Autres éditions - Tout afficher
Abel admirable ARM CHAIR beautiful Bel Hard Bel's blessings breakfast buckwheats Charles Kean Charles Lamb clouds cold corn-colored gloves cucumbers dark delight doubt doubtless Editor expect expression expressman exuberant Miss eyes face feel forever fried potatoes friends garden gone Goody Green hand happiness hear heart Heaven hope human Italy January thaw letter live look Madame Hard marry Motherwell nature never Newport night orator oratory passed passionate Pink Pink's father poet poor pray Prig radishes reply rich Sebastopol seems seen shadows shine silence smart subscriber smile Song of Hiawatha sorrow soul spirit spoke Stubs summer sweet sympathy talk tears tell Thanksgiving There's things thought told tomatoes tone town trees Trifle Trifleton House true Umber uttered voice Weed winter wish woman women words write young
Page 109 - All scatter'd in the bottom of the sea. Some lay in dead men's skulls; and, in those holes Where eyes did once inhabit, there were crept (As 'twere in scorn of eyes,) reflecting gems, That woo'd the slimy bottom of the deep, And mock'd the dead bones that lay scatter'd by.
Page 214 - Ring out, wild bells, to the wild sky, The flying cloud, the frosty light: The year is dying in the night; Ring out, wild bells, and let him die. Ring out the old, ring in the new, Ring, happy bells, across the snow: The year is going, let him go; Ring out the false, ring in the true.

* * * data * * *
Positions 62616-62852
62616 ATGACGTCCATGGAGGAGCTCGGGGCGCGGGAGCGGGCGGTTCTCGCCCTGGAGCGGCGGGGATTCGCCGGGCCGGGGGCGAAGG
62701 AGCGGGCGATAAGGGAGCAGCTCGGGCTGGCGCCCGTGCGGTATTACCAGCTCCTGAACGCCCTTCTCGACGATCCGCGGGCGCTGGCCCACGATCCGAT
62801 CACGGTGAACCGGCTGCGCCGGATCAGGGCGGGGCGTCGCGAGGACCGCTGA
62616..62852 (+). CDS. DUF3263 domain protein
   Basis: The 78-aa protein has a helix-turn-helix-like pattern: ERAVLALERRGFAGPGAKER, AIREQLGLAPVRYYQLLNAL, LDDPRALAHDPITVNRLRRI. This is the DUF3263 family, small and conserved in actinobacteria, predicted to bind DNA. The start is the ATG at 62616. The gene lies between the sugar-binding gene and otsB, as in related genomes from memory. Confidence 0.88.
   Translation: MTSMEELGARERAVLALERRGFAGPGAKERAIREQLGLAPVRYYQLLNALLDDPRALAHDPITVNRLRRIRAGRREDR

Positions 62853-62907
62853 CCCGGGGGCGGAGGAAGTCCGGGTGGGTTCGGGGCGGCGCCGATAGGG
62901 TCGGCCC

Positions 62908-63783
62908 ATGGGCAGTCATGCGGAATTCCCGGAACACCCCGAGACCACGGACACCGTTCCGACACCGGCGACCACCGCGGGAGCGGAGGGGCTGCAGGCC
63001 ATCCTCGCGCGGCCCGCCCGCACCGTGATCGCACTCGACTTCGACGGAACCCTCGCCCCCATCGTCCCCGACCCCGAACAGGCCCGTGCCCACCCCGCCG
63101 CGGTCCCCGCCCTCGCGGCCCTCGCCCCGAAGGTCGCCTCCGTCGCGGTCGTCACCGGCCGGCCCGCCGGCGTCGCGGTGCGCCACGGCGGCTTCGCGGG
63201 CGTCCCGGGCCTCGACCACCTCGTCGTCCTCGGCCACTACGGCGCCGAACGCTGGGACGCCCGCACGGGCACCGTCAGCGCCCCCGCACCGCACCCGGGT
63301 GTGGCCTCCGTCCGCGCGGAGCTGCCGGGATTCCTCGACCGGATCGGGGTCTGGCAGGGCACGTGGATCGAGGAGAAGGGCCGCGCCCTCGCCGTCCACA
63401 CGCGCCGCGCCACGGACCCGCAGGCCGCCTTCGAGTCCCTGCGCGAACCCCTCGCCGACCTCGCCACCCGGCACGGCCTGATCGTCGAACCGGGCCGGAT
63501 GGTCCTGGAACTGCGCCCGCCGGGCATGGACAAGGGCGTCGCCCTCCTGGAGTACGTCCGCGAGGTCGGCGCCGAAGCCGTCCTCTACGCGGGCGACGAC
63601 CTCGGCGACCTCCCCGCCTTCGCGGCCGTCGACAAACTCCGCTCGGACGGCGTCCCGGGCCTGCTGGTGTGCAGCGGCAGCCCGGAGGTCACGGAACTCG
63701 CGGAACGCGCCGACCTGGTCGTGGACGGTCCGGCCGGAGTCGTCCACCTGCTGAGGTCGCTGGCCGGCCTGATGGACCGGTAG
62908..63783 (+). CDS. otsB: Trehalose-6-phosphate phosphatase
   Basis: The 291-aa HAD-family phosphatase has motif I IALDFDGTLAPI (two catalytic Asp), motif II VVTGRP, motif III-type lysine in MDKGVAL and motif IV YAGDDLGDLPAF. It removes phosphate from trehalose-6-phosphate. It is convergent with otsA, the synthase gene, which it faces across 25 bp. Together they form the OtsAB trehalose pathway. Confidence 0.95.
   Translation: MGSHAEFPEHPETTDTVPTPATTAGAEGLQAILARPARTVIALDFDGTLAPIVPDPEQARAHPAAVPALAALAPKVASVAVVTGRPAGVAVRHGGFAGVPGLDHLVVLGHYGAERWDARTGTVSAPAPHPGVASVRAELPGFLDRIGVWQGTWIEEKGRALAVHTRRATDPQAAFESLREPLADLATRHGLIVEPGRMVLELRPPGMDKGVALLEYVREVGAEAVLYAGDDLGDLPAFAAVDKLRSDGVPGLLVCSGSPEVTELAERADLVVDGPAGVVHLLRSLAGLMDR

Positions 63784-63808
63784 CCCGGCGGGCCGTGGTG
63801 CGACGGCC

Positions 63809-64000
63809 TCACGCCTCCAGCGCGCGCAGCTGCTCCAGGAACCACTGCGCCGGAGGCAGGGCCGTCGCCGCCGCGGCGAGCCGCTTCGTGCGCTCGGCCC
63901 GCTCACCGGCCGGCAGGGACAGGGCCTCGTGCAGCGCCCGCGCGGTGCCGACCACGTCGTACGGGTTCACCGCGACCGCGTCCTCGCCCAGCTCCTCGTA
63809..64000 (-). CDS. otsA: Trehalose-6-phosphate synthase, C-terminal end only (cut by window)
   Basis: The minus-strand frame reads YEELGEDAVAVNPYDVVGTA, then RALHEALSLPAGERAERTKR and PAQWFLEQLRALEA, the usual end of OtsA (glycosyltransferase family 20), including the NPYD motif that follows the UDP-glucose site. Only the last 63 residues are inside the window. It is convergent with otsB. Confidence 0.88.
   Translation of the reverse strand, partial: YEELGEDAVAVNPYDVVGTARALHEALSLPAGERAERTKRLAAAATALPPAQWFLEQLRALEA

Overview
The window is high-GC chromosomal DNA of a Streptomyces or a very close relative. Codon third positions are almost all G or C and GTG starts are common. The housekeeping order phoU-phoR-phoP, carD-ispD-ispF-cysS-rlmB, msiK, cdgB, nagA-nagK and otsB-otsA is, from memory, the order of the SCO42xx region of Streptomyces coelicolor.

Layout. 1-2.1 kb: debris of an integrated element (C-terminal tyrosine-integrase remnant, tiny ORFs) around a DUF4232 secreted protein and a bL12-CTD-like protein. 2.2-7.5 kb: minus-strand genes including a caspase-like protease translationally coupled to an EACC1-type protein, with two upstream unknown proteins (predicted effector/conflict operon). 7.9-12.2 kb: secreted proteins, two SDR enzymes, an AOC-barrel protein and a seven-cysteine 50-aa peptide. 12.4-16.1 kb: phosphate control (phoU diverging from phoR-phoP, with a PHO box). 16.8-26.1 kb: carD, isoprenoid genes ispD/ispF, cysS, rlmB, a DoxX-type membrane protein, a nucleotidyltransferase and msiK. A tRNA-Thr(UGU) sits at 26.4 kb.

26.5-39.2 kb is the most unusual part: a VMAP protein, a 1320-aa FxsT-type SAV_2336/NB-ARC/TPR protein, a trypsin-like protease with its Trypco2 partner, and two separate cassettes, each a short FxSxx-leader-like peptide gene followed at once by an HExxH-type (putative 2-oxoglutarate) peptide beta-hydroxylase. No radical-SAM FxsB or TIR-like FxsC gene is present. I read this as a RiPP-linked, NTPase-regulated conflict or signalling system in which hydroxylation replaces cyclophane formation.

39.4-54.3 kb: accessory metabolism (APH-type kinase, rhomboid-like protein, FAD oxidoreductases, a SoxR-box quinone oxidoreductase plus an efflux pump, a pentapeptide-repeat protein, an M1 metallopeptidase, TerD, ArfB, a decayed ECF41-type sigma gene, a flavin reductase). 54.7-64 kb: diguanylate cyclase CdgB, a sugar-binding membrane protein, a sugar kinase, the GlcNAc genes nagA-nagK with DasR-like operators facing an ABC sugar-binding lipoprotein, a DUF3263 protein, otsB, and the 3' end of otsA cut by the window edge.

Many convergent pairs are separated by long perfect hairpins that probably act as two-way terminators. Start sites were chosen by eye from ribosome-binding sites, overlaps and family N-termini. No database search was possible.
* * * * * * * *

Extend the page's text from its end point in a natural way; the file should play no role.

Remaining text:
Page 214 - Ring out false pride in place and blood, The civic slander and the spite; Ring in the love of truth and right, Ring in the common love of good. Ring out old shapes of foul disease; Ring out the narrowing lust of gold; Ring out the thousand wars of old, Ring in the thousand years of peace. Ring in the valiant man and free, The larger heart, the kindlier hand; Ring out the darkness of the land, Ring in the Christ that is to be.
Page 18 - Thus was this place, A happy rural seat of various view! Groves whose rich trees wept odorous gums and balm; Others whose fruit, burnished with golden rind, Hung amiable — Hesperian fables true, If true, here only — and of delicious taste.
Page 225 - It was not her time to love; beside, Her life had many a hope and aim, Duties enough and little cares, And now was quiet, now astir, Till God's hand beckoned unawares, And the sweet white brow is all of her.
Page 70 - A shadow flits before me, Not thou, but like to thee : Ah Christ, that it were possible For one short hour to see The souls we loved, that they might tell us What and where they be.
Page 71 - Ah God, for a man with heart, head, hand, Like some of the simple great ones gone For ever and ever by, One still strong man in a blatant land, Whatever they call him, what care I, Aristocrat, democrat, autocrat — one Who can rule and dare not lie.
Page 68 - Ah, what shall I be at fifty Should Nature keep me alive, If I find the world so bitter When I am but twenty-five...
Page 225 - I would I could adopt your will, See with your eyes, and set my heart Beating by yours, and drink my fill At your soul's springs, - your part my part In life, for good and ill.